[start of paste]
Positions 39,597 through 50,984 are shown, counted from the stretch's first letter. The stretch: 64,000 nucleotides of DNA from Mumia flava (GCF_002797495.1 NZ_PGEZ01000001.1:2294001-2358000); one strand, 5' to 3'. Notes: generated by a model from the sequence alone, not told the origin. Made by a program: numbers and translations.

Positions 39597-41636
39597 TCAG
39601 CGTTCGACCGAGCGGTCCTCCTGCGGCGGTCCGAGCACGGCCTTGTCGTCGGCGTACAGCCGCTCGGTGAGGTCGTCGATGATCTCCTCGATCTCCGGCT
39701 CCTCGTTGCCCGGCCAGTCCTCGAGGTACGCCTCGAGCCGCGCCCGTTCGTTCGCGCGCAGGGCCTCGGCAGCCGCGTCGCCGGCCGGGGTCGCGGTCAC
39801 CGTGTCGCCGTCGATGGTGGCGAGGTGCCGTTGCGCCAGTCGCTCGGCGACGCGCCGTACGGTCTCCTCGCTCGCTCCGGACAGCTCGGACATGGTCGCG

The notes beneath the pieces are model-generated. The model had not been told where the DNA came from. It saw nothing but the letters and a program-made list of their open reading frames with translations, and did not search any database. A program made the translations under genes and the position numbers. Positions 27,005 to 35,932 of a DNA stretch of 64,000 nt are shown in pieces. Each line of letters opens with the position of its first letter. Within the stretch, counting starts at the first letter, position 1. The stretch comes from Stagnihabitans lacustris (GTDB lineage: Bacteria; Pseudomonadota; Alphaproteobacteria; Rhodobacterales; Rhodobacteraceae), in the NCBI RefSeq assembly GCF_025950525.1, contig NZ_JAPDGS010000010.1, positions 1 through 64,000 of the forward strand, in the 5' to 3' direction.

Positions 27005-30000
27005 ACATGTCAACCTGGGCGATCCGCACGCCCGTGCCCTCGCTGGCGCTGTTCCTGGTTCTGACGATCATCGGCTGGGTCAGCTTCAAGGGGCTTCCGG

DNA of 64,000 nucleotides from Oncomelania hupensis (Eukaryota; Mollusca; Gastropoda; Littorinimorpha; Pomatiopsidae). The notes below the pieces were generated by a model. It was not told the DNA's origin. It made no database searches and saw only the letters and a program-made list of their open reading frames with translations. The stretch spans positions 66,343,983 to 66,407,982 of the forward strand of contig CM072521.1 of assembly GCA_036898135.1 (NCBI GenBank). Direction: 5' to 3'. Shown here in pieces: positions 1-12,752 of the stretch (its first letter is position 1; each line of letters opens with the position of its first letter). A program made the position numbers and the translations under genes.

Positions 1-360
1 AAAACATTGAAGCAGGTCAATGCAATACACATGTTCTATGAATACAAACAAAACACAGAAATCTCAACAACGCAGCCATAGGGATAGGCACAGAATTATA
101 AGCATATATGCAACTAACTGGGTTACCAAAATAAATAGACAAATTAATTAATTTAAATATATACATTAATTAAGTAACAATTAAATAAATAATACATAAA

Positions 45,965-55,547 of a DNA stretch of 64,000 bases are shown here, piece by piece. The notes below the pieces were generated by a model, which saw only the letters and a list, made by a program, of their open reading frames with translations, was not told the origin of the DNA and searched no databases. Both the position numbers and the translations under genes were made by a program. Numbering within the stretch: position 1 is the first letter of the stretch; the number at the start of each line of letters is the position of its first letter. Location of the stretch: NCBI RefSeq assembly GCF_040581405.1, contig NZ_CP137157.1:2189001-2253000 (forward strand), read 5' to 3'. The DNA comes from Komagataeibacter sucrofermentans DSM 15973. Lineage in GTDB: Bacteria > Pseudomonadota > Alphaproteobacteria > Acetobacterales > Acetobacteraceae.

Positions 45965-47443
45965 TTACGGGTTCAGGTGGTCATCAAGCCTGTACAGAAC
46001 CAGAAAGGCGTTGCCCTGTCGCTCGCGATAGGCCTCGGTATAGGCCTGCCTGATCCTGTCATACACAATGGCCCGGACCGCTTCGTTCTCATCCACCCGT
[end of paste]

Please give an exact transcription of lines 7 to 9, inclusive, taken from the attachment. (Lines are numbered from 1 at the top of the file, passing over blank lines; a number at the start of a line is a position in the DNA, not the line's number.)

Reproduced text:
The notes beneath the pieces are model-generated. The model had not been told where the DNA came from. It saw nothing but the letters and a program-made list of their open reading frames with translations, and did not search any database. A program made the translations under genes and the position numbers. Positions 27,005 to 35,932 of a DNA stretch of 64,000 nt are shown in pieces. Each line of letters opens with the position of its first letter. Within the stretch, counting starts at the first letter, position 1. The stretch comes from Stagnihabitans lacustris (GTDB lineage: Bacteria; Pseudomonadota; Alphaproteobacteria; Rhodobacterales; Rhodobacteraceae), in the NCBI RefSeq assembly GCF_025950525.1, contig NZ_JAPDGS010000010.1, positions 1 through 64,000 of the forward strand, in the 5' to 3' direction.

Positions 27005-30000
27005 ACATGTCAACCTGGGCGATCCGCACGCCCGTGCCCTCGCTGGCGCTGTTCCTGGTTCTGACGATCATCGGCTGGGTCAGCTTCAAGGGGCTTCCGG